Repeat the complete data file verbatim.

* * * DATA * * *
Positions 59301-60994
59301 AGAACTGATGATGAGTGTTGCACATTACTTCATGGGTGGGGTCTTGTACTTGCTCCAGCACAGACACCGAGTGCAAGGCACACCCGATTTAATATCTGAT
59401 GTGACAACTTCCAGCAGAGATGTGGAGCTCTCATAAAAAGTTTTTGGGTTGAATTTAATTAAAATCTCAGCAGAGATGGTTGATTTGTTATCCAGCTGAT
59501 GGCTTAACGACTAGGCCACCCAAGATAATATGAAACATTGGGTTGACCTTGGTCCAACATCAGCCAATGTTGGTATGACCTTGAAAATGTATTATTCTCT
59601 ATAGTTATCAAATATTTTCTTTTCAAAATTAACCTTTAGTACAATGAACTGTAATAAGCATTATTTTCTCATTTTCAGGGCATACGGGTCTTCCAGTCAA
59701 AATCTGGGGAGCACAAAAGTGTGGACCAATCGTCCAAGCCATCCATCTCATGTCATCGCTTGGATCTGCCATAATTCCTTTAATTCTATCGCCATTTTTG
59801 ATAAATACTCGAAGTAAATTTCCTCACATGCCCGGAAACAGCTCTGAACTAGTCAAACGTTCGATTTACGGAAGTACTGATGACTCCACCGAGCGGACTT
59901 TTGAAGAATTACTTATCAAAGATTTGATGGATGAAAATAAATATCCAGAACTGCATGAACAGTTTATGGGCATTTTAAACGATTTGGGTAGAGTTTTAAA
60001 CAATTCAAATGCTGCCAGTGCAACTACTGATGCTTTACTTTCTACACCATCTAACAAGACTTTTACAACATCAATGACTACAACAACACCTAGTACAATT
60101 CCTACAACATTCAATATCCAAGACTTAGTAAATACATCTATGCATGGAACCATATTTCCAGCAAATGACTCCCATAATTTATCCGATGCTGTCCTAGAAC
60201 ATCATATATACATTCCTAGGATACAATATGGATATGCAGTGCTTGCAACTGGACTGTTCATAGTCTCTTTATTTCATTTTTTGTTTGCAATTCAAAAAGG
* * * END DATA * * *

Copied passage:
Positions 59301-60994
59301 AGAACTGATGATGAGTGTTGCACATTACTTCATGGGTGGGGTCTTGTACTTGCTCCAGCACAGACACCGAGTGCAAGGCACACCCGATTTAATATCTGAT
59401 GTGACAACTTCCAGCAGAGATGTGGAGCTCTCATAAAAAGTTTTTGGGTTGAATTTAATTAAAATCTCAGCAGAGATGGTTGATTTGTTATCCAGCTGAT
59501 GGCTTAACGACTAGGCCACCCAAGATAATATGAAACATTGGGTTGACCTTGGTCCAACATCAGCCAATGTTGGTATGACCTTGAAAATGTATTATTCTCT
59601 ATAGTTATCAAATATTTTCTTTTCAAAATTAACCTTTAGTACAATGAACTGTAATAAGCATTATTTTCTCATTTTCAGGGCATACGGGTCTTCCAGTCAA
59701 AATCTGGGGAGCACAAAAGTGTGGACCAATCGTCCAAGCCATCCATCTCATGTCATCGCTTGGATCTGCCATAATTCCTTTAATTCTATCGCCATTTTTG
59801 ATAAATACTCGAAGTAAATTTCCTCACATGCCCGGAAACAGCTCTGAACTAGTCAAACGTTCGATTTACGGAAGTACTGATGACTCCACCGAGCGGACTT
59901 TTGAAGAATTACTTATCAAAGATTTGATGGATGAAAATAAATATCCAGAACTGCATGAACAGTTTATGGGCATTTTAAACGATTTGGGTAGAGTTTTAAA
60001 CAATTCAAATGCTGCCAGTGCAACTACTGATGCTTTACTTTCTACACCATCTAACAAGACTTTTACAACATCAATGACTACAACAACACCTAGTACAATT
60101 CCTACAACATTCAATATCCAAGACTTAGTAAATACATCTATGCATGGAACCATATTTCCAGCAAATGACTCCCATAATTTATCCGATGCTGTCCTAGAAC
60201 ATCATATATACATTCCTAGGATACAATATGGATATGCAGTGCTTGCAACTGGACTGTTCATAGTCTCTTTATTTCATTTTTTGTTTGCAATTCAAAAAGG